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The Actuary The magazine of the Institute & Faculty of Actuaries

CMI publishes 'early' update to mortality projections model

The CMI committee has changed its process of working with the population data published by the Office for National Statistics (ONS) to bring forward the usual November release date [The Actuary, 5 Aug].

Any loss of accuracy from the approach is expected to be minimal and to be considerably outweighed by the benefits of releasing the model earlier.

The CMI has published Working Paper 55 to accompany the model release and a CMI_2011 user guide can be found here.

The CMI says that the default initial rates of mortality improvement are higher than those published in CMI_2010 at the youngest and oldest ages, for both males and females, but the comparison is more complex between ages 40 and 90 with estimates higher at some ages and lower at others.

Accordingly core projections generated by the CMI_2011 model produce expectations of life which are generally slightly lower than those produced by CMI_2010 (with other parameters held constant) for males, and slightly higher for females.

Commenting on the release, Tim Gordon, head of longevity at Aon Hewitt, said: "The latest CMI projections are a positive step forward for the pensions industry, as perhaps for the first time in the past 20 years, the overall impact of a new standard mortality table on typical pension plan liabilities is small - it is expected to reduce the liabilities of a typical pension plan by less than 0.2%.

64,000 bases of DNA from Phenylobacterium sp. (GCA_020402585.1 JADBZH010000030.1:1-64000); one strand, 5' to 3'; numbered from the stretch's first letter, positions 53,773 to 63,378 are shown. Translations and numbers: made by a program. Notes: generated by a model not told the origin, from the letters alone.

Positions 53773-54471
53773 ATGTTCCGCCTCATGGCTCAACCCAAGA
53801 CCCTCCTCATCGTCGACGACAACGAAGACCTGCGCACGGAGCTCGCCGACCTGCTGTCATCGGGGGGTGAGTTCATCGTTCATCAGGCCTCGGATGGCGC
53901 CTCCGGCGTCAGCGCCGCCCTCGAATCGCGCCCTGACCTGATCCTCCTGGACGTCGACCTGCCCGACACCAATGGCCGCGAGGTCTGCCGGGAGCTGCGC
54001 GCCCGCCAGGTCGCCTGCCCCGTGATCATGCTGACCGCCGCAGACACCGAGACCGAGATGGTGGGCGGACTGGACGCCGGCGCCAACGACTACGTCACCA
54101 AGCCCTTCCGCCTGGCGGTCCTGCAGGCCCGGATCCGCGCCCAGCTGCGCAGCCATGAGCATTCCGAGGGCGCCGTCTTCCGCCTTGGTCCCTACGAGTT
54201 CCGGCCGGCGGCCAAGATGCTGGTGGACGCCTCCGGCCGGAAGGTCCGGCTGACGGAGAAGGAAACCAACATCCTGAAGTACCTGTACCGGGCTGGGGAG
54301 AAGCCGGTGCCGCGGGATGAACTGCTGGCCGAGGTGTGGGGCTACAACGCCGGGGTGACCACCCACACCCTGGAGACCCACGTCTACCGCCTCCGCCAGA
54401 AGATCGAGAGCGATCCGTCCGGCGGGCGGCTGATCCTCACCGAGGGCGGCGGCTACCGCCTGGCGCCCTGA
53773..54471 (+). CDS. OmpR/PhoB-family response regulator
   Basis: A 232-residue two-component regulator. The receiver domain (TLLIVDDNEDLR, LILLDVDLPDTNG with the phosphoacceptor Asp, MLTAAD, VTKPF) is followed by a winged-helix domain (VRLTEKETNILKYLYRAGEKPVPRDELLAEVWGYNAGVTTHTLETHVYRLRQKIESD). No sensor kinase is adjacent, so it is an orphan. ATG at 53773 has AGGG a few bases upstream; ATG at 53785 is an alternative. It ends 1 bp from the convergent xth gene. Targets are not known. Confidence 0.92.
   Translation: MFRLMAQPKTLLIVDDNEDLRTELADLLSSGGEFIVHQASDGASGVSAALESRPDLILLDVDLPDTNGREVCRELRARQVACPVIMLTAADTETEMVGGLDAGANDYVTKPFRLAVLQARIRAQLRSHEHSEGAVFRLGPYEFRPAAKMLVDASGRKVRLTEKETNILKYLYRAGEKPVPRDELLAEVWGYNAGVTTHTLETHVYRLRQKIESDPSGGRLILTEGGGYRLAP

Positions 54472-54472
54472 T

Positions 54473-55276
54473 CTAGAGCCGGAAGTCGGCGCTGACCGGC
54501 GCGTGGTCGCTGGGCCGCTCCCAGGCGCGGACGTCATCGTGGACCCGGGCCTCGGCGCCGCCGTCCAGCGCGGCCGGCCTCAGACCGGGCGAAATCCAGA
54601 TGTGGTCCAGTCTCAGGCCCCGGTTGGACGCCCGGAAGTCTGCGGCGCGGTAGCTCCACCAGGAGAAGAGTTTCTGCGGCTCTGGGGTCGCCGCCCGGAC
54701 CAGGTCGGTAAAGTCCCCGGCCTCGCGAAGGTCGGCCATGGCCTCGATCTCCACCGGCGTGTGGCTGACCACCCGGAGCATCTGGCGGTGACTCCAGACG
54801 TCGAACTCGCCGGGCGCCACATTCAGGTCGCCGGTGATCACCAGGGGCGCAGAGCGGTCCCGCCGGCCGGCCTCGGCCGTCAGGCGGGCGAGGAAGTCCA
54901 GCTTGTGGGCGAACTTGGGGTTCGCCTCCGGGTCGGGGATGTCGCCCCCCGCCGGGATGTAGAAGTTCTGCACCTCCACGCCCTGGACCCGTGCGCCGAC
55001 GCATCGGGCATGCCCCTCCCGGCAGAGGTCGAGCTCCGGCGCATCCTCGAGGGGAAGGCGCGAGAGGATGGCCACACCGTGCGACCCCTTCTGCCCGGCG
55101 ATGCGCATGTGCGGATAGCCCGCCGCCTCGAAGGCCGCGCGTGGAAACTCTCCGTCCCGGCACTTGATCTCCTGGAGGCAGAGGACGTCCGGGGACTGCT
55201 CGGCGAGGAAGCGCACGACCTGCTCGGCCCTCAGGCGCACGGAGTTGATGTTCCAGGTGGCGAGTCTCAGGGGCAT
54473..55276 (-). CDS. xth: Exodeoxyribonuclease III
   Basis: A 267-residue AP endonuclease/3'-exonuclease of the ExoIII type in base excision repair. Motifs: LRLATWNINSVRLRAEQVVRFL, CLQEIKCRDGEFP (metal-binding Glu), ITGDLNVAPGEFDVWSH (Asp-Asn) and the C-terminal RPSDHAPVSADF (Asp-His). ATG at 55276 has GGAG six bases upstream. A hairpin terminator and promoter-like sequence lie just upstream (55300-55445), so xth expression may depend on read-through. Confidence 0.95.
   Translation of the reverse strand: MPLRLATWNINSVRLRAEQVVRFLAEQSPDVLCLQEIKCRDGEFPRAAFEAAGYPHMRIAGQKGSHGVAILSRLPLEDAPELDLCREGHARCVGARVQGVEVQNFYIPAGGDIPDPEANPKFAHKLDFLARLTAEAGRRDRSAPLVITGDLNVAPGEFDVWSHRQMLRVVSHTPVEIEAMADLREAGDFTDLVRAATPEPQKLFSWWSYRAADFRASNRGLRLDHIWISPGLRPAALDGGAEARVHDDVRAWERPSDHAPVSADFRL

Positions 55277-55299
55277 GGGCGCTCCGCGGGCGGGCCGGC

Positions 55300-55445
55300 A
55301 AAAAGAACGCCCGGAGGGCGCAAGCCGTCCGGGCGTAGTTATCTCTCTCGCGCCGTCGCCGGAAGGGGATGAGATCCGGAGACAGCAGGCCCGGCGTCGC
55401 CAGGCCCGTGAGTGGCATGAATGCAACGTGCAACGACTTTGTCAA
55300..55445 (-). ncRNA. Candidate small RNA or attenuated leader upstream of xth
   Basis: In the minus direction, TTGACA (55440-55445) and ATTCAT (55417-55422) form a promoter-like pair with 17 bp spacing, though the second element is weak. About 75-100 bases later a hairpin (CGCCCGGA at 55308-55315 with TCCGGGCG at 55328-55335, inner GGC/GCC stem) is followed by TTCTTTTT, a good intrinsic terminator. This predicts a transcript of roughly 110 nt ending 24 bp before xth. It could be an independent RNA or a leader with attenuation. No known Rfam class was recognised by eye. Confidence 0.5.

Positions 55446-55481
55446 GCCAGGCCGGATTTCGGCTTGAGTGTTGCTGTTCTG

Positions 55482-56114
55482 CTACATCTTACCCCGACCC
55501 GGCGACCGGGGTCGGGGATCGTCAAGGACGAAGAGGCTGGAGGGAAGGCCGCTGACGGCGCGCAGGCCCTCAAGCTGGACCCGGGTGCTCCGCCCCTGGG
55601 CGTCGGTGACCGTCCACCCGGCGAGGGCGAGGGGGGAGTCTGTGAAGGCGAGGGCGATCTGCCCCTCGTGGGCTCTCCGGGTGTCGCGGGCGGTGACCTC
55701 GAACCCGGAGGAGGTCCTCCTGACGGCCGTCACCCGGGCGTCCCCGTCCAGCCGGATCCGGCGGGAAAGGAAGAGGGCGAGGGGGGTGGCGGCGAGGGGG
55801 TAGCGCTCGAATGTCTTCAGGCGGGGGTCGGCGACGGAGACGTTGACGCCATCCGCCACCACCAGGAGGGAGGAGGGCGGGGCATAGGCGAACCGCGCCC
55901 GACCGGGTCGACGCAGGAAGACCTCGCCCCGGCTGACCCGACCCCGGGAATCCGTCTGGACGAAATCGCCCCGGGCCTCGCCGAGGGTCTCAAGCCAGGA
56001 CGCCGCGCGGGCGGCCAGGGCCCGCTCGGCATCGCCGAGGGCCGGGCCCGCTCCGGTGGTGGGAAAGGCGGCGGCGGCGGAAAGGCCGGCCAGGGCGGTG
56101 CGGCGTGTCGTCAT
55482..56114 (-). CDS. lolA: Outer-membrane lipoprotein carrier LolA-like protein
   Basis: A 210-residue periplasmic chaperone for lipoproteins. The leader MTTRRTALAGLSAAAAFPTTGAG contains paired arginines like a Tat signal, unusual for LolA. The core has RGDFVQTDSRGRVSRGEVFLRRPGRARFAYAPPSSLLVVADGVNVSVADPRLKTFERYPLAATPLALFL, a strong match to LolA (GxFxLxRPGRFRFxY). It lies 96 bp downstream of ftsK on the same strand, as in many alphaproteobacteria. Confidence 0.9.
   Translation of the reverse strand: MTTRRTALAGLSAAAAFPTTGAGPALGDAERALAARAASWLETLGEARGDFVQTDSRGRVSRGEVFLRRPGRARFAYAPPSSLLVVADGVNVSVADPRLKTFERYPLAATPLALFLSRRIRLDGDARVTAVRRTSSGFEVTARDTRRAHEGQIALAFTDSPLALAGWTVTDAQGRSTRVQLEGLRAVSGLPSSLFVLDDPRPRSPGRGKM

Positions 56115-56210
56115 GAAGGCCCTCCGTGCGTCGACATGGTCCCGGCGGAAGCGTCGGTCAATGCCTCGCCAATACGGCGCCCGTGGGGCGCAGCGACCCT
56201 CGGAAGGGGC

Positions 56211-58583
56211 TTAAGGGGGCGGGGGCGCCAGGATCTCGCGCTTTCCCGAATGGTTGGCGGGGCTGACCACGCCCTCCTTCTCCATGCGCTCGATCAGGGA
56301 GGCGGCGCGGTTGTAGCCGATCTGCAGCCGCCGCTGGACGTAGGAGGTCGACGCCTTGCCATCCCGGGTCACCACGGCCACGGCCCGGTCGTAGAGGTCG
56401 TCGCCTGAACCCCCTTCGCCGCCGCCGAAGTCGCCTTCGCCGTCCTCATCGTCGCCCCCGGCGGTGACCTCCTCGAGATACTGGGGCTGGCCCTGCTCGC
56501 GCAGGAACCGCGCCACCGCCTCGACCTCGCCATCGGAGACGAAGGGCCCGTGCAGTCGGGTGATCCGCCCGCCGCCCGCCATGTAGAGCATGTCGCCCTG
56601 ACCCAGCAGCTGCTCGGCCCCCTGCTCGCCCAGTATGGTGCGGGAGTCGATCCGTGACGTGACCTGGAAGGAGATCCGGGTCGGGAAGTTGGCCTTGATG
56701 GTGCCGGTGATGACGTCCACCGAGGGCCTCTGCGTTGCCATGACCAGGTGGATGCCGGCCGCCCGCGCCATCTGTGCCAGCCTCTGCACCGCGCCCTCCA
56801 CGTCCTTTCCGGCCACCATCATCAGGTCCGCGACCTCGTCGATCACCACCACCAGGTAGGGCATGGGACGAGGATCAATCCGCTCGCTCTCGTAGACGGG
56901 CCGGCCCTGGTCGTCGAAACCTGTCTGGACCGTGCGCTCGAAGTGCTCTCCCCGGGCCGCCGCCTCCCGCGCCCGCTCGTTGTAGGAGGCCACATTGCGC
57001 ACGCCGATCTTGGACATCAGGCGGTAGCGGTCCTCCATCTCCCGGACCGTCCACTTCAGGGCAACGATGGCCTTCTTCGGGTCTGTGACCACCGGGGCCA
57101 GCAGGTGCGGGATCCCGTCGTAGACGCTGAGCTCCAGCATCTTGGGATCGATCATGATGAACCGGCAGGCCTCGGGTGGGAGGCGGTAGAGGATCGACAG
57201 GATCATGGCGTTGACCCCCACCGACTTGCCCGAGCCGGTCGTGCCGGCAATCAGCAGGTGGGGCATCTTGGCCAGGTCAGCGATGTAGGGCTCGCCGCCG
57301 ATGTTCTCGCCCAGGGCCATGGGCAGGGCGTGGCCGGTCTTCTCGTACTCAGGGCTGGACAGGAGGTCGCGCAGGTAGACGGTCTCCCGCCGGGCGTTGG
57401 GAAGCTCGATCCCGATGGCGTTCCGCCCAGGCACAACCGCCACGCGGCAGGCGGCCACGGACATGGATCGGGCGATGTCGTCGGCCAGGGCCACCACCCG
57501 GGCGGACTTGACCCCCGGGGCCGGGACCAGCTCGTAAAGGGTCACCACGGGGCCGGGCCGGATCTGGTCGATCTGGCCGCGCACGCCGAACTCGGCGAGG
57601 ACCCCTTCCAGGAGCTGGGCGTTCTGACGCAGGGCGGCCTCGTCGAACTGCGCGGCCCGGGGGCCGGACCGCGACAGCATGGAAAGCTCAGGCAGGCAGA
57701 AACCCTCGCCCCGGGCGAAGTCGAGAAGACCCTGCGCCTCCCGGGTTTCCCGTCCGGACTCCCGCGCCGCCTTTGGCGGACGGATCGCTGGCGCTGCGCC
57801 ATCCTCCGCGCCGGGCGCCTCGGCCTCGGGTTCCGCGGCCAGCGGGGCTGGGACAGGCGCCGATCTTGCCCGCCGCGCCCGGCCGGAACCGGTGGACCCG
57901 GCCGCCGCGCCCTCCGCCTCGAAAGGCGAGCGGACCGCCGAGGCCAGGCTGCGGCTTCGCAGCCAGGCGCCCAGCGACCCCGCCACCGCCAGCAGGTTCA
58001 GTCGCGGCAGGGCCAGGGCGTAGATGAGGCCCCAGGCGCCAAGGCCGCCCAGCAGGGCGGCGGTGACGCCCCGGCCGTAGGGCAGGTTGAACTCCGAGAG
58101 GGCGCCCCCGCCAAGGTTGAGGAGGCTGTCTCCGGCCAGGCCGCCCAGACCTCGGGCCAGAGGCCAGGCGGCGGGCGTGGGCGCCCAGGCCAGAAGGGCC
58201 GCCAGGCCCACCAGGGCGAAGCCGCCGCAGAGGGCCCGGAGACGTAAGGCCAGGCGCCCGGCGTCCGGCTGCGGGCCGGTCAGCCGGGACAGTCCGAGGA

"The industry has been calling for stable yearly mortality projections for some time, in order to reduce unexpected jumps in scheme liabilities. Although it's still early days for what is a long-term model, the CMI appears to have successfully achieved this.

"It is also encouraging that the CMI has published the new tables three months earlier than usual, as this will help pension plan sponsors and trustees who want to budget for future costs using the latest information."

The CMI is organised by the Actuarial Profession in the UK for the purpose of analysing mortality data from life assurance and pensions and producing standard actuarial mortality tables.